(June 24, 2016 – Toronto, ON) There is a word that so aptly defines the horrors of war it is, thankfully, rarely used. The word is “carnage” and during The War to End All Wars, carnage became almost common place. In a long war with many wholly destructive large campaigns and specific battles, the Battle of The Somme stands out in Canadian history.
To give you some comparison, the Vietnam War Memorial in Washington DC carries the names of 55,000 combatants who died in the conflict between the years 1962 and 1975. The Battle of the Somme lasted just 141 days with more than a million people killed or wounded. The Thiepval Memorial carries the names of 72,000 people killed but buried in unmarked graves. Carnage.
This July 1st not only marks the 149th anniversary of Canadian Confederation, but marks another point in history usually overlooked everywhere but in Newfoundland. One hundred years ago Newfoundland was a British colony. On July 1, 1916, as part of the Battle of The Somme, about 800 soldiers of the Newfoundland Regiment went over the top and were mown down in a blizzard of German machine gun fire near Beaumont-Hamel in France. Only 68 made it for roll call the next morning.
On June 30, CBC Television will commemorate the tragic First World War battle with the broadcast of the new feature-length documentary Newfoundland at Armageddon by filmmaker Brian McKenna, who has spent much of his career documenting Canada at war. This story is one of an epic tragedy, a single battle that lasted less than half an hour but altered for all time the destiny of England’s oldest colony, Newfoundland.
Newfoundland at Armageddon tells the powerful story of the sacrifices made by the men who gave their lives for King and Country. It also details the substantial contribution women made in the war effort, volunteering as nurses and aides overseas, while others shouldered the burden of their society on the home front. Not only did the women take on the work of the absent men, they created the Women’s Patriotic Association and, through it, knitted endless pairs of socks, sewed clothing, and sent medical supplies, while raising enormous sums of money for the regiment. After the war, their central role became a catalyst for a political awakening and the suffragette movement.
Twenty-one descendants (both men and women) of soldiers who fought with the Newfoundland Regiment were recruited and offered a unique opportunity to relive the experience of their ancestors. The descendants experienced life in trenches built specifically for this event on a National Defence of Canada rifle range near St. John’s in Newfoundland. Dramatic re-enactments highlight the work women on the home front carried out, including duties usually done by their men.
Four of the descendants travelled to Europe to follow in their ancestors’ footsteps from landing in England, training in Scotland, and finally marching on the field of Beaumont-Hamel.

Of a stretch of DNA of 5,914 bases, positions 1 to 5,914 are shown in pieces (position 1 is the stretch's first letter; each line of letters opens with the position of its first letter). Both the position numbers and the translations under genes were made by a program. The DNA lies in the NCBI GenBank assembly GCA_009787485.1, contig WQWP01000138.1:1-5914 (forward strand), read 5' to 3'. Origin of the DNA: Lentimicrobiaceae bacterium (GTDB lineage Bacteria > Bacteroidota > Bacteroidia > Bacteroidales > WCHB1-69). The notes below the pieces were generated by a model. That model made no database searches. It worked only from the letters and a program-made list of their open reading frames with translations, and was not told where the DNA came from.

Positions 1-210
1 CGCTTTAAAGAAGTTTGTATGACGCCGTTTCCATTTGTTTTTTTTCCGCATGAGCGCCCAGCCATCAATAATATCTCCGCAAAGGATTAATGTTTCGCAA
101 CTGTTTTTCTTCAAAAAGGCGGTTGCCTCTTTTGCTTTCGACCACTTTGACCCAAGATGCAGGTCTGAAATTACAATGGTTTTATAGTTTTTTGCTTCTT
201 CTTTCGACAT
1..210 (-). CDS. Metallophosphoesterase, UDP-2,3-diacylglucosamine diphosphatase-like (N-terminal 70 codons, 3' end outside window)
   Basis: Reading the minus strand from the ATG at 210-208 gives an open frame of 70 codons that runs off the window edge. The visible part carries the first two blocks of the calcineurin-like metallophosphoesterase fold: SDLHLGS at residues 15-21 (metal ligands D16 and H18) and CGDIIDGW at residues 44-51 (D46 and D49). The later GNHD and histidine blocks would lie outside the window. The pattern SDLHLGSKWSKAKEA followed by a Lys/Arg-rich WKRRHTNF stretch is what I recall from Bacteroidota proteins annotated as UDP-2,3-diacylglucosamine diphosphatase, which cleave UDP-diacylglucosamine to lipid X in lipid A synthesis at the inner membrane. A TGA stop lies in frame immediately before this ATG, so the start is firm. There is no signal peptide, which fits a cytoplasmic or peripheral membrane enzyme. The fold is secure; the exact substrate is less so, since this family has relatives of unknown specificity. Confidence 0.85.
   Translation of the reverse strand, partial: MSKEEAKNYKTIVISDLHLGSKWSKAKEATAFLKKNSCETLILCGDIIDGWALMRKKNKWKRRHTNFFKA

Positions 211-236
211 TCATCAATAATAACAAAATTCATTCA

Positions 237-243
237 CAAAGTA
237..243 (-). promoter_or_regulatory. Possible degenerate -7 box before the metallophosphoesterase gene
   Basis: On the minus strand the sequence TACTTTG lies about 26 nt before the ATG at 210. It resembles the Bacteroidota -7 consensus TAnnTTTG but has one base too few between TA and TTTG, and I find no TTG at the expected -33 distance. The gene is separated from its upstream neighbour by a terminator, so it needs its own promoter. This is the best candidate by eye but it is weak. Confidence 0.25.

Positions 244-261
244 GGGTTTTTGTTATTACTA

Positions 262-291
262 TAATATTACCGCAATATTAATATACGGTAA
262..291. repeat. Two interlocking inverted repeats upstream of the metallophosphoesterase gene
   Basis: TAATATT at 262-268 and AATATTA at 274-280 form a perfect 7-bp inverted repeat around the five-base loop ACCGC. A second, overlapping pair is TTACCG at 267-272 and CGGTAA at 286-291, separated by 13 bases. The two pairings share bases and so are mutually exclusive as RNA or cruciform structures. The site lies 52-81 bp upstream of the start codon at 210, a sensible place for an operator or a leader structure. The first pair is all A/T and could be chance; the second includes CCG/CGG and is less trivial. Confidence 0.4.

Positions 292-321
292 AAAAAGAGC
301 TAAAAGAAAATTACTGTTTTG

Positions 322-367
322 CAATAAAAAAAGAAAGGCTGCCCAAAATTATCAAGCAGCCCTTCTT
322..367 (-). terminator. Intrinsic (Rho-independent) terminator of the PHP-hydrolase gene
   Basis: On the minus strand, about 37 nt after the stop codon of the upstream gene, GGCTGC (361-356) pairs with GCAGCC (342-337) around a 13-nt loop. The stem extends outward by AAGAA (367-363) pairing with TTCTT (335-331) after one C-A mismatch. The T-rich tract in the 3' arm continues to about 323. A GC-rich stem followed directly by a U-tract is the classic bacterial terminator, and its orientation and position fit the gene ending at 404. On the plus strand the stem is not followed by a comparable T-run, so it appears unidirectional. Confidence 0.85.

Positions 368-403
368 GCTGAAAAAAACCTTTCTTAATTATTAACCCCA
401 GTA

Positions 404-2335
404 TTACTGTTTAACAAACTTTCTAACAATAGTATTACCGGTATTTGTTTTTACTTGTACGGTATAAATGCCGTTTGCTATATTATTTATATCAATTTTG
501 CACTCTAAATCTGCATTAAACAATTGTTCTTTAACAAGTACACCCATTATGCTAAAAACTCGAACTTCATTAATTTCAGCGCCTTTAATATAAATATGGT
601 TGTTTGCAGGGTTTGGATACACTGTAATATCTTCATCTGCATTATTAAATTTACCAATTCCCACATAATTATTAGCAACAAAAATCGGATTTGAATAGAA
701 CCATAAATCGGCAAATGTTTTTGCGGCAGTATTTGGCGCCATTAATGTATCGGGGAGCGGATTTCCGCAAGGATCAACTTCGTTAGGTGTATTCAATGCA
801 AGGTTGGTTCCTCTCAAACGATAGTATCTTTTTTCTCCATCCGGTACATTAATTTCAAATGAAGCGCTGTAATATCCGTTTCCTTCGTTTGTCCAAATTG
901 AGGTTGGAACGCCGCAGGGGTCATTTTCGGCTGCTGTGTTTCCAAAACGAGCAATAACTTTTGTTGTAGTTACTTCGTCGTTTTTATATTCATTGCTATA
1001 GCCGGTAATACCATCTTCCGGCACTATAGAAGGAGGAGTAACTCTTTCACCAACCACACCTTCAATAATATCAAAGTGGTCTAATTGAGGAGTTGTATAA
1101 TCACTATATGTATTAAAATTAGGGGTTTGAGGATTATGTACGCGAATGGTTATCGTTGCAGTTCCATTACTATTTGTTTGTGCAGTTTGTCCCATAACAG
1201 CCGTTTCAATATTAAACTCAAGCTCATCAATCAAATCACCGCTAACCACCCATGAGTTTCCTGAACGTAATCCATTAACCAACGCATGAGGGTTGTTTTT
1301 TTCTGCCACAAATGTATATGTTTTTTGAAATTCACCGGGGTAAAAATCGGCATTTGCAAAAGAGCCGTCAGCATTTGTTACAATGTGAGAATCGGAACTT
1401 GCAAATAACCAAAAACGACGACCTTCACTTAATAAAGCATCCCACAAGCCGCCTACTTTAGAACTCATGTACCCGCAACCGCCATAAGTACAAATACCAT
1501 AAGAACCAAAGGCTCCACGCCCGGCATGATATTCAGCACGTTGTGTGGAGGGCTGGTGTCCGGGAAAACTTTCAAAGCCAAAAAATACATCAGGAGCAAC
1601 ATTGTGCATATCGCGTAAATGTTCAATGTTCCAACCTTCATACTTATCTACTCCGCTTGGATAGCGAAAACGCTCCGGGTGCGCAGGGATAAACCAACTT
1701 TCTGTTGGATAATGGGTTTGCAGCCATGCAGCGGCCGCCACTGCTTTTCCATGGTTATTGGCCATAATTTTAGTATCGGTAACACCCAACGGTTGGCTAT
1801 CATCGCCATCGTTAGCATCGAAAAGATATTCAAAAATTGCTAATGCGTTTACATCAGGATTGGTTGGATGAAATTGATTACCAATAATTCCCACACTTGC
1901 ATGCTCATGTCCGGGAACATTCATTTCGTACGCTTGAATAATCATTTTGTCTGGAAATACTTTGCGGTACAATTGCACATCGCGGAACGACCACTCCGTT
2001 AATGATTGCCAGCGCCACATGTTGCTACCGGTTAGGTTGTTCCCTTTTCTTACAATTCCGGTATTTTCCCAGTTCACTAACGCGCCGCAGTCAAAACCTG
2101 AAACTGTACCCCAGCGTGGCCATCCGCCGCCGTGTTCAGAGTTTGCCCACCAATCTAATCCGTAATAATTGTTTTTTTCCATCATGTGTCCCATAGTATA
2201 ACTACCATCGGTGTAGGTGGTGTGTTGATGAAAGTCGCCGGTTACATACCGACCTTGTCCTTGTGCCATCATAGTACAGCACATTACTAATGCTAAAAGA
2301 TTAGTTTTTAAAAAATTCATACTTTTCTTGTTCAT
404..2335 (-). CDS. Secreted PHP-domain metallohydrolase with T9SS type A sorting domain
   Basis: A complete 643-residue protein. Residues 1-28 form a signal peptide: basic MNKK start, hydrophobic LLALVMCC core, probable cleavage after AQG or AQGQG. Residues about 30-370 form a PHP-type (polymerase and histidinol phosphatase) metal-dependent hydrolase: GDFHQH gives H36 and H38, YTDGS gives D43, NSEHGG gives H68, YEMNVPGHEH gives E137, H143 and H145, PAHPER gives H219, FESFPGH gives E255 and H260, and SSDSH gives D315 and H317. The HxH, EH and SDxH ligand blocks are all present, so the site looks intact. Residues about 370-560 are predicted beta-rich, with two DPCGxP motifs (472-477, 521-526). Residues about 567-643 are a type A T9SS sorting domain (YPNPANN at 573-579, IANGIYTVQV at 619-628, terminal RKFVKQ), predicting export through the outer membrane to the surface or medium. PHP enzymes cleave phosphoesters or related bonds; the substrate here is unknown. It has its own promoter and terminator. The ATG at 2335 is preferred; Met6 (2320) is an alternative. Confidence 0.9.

Through these descendants’ eyes, and with the guidance of regimental records, historians’ research, soldiers’ files, diaries, letters and family stories, the documentary recreates the battle and its aftermath in Newfoundland. Enhanced by special effects and CGI, the battle and night raids are intercut with dramatizations, archive footage and photos, as well as interviews with prominent historians John Fitzgerald, Margot Duley, Gwynne Dyer and Adam Hochschild. Alan Doyle lends his voice to the production as narrator.
The personal and political consequences of the massacre at Beaumont-Hamel were, and continue to be, enormous for Newfoundland and Newfoundlanders. As a result of massive debt incurred mounting a Regiment during the First World War, Newfoundland eventually lost its independence and became Canada’s tenth province in 1949.
“The First World War, and this terrible battle in which their sons were slaughtered, was a catastrophe for Newfoundland,” said director and co-writer Brian McKenna. “In this film we wanted to focus on the impact events had on all aspects of Newfoundland society – not just the men in the trenches but also all the contributions and sacrifices of the women of the dominion.”
“Wars are never confined to the battlefields, or to the men who fight them,” said co-writer Michael Crummey. “Eventually, they afflict every corner of a society, and that affliction is passed on from one generation to the next. No one still alive today in Newfoundland experienced The Great War firsthand but, for better or worse, we Newfoundlanders still carry the scars of that conflict and its aftermath.”
Newfoundland at Armageddon airs at 8PM (8:30NT) on Thursday, June 30 on CBC. Watch the trailer on Vimeo.